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Setters

A Alqtn
Greenhorn

Joined: Jan 02, 2006
Posts: 14
Hello everyone,

I want to know how to inform the user a setter method about the success or failure of setting a value for an instance variable. For example:

public boolean setFace(int face) {
if( face >= 0 ) {
this.face = face;
return true;
}

return false;
}

is it better to use the boolean return type for the above setter method or it is better to use a throws clause?

Thanks

Alqtn
Stuart Ash
Ranch Hand

Joined: Oct 07, 2005
Posts: 637
It depends on what you want the caller of the method to do with the answer, the severity of the non-settability, etc. Imagine yourself as the user of this code, and write code which would call this method. That might make it clearer in your mind as to how best this can be used, and thus designed.


ASCII silly question, Get a silly ANSI.
A Alqtn
Greenhorn

Joined: Jan 02, 2006
Posts: 14
I am talking in general. Many others might use different approaches to this, but what I want to know which is better in general to depend on exceptional hadling or return a value from the method to indicate its success or fail.

If you use a simple return value from a setters then you have to use if statements for the setters. This is anoying at the driver level.

Alqtn.
Ilja Preuss
author
Sheriff

Joined: Jul 11, 2001
Posts: 14112
Generally, I'd try to avoid designs that make this necessary - it sounds like a code smell to me. I'd wonder whether the logic that is calling the setter is at the wrong place.

It's hard to say more without having an example...


The soul is dyed the color of its thoughts. Think only on those things that are in line with your principles and can bear the light of day. The content of your character is your choice. Day by day, what you do is who you become. Your integrity is your destiny - it is the light that guides your way. - Heraclitus
A Alqtn
Greenhorn

Joined: Jan 02, 2006
Posts: 14
Here is an example:

public class A {
private int bonus;


public boolean setBonus(int bonus) {
if( bonus > 0 ) {
this.bonus = bonus;
return true;
}

return false;
}
}


public class B {
public static void main(String [ ] args) {
A a = new A();

int bonus = read from the user the bonus value;

if( a.setBonus( bonus ) == false )
System.out.println("invalid bonus value);
}
}
Michael Duffy
Ranch Hand

Joined: Oct 15, 2005
Posts: 163
Originally posted by A Alqtn:
Here is an example:

public class A {
private int bonus;


public boolean setBonus(int bonus) {
if( bonus > 0 ) {
this.bonus = bonus;
return true;
}

return false;
}
}


public class B {
public static void main(String [ ] args) {
A a = new A();

int bonus = read from the user the bonus value;

if( a.setBonus( bonus ) == false )
System.out.println("invalid bonus value);
}
}



That's a C-style of coding - having clients check a return value to see if an operation worked.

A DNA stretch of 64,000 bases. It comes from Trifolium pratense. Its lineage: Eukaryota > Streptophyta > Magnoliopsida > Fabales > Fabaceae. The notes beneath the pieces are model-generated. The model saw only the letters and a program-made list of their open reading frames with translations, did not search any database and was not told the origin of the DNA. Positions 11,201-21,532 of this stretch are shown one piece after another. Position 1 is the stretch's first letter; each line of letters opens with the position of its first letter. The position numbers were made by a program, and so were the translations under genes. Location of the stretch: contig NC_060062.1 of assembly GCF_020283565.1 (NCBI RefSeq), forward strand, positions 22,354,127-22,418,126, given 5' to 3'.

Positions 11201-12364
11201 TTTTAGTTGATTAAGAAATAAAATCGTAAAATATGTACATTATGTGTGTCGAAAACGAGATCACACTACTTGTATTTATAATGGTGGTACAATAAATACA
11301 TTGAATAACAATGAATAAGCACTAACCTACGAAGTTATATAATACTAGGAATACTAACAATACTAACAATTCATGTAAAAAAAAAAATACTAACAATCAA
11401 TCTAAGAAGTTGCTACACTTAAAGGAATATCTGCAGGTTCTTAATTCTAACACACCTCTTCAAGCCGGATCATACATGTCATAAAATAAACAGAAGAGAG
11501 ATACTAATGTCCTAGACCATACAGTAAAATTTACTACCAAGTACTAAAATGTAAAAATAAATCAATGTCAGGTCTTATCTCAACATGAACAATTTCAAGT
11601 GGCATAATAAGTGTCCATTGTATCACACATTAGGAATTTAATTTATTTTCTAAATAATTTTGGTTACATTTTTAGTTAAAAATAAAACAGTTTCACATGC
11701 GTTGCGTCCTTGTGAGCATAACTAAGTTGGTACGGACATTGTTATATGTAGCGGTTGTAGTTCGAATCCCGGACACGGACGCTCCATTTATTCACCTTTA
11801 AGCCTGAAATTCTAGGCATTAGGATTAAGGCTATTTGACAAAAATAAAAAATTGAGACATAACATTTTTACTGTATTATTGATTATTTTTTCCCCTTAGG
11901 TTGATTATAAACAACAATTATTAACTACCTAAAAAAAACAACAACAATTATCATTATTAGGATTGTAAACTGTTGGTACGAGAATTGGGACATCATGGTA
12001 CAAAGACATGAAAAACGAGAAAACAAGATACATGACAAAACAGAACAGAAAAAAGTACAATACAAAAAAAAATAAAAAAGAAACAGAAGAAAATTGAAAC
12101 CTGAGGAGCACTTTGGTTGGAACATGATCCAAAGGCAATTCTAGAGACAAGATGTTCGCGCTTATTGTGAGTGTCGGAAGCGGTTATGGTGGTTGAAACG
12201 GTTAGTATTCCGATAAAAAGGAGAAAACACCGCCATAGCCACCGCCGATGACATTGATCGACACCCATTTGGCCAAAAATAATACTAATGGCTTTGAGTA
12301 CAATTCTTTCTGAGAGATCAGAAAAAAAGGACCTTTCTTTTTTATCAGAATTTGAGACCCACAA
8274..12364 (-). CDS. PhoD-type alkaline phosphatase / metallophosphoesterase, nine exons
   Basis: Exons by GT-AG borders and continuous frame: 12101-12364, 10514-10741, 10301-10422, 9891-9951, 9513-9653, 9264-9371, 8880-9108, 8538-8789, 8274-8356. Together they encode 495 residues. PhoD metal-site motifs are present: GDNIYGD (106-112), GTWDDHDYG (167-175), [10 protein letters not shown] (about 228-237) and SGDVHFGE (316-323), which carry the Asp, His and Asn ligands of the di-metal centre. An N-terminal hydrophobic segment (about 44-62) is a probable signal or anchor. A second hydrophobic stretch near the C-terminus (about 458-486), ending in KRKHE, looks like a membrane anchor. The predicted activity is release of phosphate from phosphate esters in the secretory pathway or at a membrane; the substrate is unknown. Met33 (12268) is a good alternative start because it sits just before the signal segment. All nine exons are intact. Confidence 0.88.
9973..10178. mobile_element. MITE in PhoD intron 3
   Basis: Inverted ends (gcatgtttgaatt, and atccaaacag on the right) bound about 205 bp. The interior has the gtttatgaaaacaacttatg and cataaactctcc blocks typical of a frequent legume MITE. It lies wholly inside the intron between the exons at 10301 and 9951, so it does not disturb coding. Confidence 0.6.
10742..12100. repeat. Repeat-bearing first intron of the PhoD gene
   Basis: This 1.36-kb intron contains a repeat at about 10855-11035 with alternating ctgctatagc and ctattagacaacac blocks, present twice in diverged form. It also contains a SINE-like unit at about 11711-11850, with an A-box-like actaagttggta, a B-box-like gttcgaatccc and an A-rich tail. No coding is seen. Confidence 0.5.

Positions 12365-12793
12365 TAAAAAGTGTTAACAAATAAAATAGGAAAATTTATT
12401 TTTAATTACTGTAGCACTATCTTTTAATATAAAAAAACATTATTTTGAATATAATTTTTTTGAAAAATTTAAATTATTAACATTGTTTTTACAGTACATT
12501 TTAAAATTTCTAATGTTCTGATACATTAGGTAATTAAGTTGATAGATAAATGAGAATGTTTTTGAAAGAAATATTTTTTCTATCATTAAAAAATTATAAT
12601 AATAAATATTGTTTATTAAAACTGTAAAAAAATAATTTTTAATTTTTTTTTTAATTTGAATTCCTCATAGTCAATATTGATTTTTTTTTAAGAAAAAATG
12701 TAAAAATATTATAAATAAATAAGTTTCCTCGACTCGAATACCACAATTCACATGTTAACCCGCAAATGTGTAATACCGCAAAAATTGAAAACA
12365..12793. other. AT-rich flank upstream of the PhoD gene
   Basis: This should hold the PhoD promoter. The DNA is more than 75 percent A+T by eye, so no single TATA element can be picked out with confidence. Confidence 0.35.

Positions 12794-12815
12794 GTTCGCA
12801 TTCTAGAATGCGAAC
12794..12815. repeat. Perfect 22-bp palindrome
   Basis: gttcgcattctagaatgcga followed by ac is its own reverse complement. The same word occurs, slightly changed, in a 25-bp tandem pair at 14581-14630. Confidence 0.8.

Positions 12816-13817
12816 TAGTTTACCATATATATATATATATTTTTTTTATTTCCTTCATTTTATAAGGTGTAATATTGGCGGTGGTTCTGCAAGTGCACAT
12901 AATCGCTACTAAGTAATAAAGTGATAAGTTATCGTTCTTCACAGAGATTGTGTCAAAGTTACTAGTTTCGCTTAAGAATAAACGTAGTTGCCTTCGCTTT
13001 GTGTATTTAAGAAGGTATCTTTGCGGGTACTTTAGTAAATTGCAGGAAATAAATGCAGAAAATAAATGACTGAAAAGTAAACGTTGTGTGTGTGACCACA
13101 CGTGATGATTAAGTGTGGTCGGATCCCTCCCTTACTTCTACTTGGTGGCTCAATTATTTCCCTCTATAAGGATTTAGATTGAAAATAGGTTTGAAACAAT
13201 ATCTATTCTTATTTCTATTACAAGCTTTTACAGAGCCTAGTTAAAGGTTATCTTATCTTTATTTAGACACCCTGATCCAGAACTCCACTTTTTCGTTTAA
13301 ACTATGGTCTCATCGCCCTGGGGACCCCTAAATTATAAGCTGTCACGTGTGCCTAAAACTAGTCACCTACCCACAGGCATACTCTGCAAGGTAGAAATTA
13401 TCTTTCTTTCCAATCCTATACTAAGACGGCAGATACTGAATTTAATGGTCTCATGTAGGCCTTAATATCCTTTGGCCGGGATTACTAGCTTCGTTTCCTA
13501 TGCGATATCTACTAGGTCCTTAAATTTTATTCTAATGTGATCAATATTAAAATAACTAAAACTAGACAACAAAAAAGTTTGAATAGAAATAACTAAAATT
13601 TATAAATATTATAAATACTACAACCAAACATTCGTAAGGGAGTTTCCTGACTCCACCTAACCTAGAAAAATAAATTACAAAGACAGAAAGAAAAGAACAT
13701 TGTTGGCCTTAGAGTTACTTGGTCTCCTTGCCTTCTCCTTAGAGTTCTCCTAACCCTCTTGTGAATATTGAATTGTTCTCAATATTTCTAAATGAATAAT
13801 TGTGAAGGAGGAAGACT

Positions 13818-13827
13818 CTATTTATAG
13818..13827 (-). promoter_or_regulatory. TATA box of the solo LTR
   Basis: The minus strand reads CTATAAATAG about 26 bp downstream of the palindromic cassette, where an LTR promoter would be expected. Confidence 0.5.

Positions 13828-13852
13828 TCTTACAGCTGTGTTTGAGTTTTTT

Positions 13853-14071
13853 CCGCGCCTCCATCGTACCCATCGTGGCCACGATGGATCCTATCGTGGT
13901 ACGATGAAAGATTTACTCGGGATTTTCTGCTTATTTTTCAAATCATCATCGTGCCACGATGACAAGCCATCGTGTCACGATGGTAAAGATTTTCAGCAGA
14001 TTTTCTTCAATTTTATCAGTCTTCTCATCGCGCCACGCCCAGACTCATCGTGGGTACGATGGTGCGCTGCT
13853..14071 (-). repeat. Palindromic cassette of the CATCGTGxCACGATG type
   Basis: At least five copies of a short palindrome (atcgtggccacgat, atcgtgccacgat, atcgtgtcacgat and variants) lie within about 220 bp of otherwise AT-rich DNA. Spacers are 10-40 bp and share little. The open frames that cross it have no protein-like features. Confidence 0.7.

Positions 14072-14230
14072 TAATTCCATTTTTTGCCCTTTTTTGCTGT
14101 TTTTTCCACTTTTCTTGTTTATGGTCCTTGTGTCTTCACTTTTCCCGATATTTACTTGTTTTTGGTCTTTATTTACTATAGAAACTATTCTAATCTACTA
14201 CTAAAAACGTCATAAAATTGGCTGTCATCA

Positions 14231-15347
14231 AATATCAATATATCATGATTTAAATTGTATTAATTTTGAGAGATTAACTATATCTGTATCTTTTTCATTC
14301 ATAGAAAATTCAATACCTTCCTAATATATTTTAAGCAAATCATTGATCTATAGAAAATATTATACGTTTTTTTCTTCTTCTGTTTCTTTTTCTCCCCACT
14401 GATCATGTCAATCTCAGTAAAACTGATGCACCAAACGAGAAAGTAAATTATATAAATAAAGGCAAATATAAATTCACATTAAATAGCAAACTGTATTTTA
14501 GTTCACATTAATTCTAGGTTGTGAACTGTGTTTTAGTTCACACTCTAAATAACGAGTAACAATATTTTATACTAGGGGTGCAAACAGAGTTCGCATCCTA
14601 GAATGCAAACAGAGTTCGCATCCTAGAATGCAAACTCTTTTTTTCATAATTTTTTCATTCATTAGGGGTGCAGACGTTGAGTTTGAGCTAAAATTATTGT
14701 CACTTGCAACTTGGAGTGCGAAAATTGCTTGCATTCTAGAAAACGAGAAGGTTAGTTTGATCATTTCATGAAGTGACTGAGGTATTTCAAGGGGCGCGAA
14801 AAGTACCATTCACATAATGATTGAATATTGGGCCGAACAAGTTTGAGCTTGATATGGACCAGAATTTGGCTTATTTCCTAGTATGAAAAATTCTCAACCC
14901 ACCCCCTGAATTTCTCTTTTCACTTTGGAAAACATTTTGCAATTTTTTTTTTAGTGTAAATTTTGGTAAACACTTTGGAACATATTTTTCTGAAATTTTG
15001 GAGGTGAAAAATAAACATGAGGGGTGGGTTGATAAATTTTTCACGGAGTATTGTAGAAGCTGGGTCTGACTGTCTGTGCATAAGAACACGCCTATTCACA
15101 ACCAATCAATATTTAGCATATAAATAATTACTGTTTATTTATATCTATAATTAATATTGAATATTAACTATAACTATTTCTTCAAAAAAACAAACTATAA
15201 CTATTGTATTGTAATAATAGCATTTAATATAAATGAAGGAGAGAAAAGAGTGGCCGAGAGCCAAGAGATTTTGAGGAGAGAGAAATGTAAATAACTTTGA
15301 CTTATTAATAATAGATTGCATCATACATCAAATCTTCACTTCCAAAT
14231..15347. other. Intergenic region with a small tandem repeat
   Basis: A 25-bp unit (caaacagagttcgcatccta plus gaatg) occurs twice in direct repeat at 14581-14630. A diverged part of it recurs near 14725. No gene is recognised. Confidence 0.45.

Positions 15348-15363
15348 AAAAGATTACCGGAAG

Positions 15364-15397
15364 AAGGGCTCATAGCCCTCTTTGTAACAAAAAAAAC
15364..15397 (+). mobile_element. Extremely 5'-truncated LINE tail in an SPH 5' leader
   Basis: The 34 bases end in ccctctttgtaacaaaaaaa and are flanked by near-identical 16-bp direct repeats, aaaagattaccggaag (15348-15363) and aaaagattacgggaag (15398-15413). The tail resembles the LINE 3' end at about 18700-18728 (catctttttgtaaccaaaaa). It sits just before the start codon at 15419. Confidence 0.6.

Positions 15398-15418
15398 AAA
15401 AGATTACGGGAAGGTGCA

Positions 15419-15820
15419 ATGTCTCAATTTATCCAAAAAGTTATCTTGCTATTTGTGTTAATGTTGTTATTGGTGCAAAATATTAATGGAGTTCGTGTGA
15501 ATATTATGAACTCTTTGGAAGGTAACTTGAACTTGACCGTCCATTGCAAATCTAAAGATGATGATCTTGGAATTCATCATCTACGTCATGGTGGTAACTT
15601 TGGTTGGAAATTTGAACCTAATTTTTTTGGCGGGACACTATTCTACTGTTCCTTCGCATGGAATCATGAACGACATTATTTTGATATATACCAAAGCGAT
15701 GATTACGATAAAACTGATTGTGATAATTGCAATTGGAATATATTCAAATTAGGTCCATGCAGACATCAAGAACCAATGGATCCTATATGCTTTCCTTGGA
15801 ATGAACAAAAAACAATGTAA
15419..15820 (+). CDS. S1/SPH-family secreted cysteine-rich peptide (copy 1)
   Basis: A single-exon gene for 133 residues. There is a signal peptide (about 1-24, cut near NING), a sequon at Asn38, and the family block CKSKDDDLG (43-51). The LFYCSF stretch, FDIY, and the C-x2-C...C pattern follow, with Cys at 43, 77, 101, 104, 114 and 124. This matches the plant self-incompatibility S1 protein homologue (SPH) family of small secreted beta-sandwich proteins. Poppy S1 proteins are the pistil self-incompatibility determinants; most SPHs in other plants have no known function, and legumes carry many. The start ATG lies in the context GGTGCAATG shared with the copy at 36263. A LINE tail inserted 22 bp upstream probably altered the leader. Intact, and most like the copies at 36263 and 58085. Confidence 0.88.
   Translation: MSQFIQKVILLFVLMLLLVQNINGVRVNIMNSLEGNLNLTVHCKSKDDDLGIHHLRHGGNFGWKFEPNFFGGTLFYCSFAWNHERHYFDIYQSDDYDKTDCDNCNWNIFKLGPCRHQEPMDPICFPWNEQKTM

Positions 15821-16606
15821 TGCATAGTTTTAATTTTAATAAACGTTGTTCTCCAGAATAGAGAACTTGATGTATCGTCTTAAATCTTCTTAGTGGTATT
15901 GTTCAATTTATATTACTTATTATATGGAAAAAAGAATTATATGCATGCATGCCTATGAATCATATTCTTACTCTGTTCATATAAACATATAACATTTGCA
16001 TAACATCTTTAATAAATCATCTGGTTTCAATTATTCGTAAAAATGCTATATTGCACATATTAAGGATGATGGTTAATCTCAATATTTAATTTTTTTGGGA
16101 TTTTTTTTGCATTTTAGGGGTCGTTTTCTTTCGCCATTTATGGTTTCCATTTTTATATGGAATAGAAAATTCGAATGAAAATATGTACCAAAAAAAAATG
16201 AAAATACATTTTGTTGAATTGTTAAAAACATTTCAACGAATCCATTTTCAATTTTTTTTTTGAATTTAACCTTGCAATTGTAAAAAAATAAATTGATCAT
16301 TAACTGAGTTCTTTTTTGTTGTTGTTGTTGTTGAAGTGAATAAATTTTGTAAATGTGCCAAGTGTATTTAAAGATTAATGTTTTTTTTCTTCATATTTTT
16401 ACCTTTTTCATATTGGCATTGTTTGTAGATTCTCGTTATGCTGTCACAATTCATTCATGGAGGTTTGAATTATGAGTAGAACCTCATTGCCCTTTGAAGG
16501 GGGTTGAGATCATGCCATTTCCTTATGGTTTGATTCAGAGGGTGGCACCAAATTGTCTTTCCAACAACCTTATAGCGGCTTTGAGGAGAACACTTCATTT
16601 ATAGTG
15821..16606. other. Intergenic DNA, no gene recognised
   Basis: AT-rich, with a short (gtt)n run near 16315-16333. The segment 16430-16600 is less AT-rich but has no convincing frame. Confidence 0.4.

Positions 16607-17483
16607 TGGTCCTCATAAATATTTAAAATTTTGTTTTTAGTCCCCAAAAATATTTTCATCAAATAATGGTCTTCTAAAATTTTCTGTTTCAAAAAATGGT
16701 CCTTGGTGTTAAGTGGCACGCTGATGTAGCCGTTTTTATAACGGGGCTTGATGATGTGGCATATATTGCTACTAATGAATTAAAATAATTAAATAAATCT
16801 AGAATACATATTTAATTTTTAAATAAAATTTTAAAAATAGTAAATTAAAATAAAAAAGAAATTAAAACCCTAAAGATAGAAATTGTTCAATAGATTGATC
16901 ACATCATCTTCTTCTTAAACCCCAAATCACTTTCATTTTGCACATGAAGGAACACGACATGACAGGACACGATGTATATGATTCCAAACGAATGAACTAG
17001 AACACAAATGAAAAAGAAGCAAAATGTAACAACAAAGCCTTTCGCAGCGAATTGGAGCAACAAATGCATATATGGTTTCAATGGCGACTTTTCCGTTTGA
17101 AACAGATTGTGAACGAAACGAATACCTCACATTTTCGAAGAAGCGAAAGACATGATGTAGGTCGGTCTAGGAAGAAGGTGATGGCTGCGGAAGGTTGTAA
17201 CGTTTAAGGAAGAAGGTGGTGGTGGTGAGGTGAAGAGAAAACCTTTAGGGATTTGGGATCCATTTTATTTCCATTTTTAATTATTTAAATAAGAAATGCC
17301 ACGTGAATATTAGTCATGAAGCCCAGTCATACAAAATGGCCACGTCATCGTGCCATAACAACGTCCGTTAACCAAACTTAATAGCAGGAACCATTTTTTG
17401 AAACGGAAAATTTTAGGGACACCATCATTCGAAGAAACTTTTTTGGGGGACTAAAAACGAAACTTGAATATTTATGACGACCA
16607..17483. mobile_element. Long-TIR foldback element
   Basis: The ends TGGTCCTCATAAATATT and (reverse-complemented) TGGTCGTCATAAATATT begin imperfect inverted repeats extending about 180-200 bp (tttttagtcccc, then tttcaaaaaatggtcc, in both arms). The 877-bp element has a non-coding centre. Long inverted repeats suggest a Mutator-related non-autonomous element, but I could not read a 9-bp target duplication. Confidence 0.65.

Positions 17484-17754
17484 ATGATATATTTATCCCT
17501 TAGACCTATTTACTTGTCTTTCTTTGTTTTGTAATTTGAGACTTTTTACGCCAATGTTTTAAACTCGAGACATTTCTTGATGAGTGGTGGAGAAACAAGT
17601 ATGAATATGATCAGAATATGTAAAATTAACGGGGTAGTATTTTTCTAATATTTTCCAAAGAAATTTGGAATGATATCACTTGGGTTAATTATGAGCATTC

Another way to do it might look like this:



Now clients don't have to check a value to see if the set succeeds, and they'll be told if the operation fails.

Exceptions can be expensive, and there's an argument that says they shouldn't be used for normal program flow. But you've documented the proper use of your class in javadocs, so any user who wants to use your class will be fully-informed as to its proper use. I think it's a better alternative.


%
Ilja Preuss
author
Sheriff

Joined: Jul 11, 2001
Posts: 14112




Mhh, I don't think this reads very well. I think I'd typically prefer something along the lines of



setBonus could throw an exception if an invalid bonus is tried to set, but that should indicate a programming error.
Stuart Goss
Ranch Hand

Joined: Mar 21, 2001
Posts: 169
What about something like this?

Jim Yingst
Wanderer
Sheriff

Joined: Jan 30, 2000
Posts: 18671
Stuart - personally I don't like that very much. If elsewhere in the code someone is calling setBonus(-10) or setBonus(-5000) for some reason, I don't want to just silently set it to -1. Chances are that whoever wrote the setBonus(-10) thought the method did something different than it actually does. So I'd much rather draw attention to the problem by throwing an exception:

Note that if there's no bonus, the default value of 0 seems like a perfectly logical way to represent that. I don't see a need for a special -1 value here.

Heh - I wrote the above without noticing that Michael Duffy had already suggested the exact same thing. So consider this a bid "me too".
[ January 02, 2006: Message edited by: Jim Yingst ]

"I'm not back." - Bill Harding, Twister
A Alqtn
Greenhorn

Joined: Jan 02, 2006
Posts: 14
Michael,

So you suggest throwing an exception for setters. What about if we make it a standard. Meaning all classes developed use exception handling instead of the C-Style as you mentioned. When you say exception handling is expensive? In what factors might this approach affect the application.

Alqtn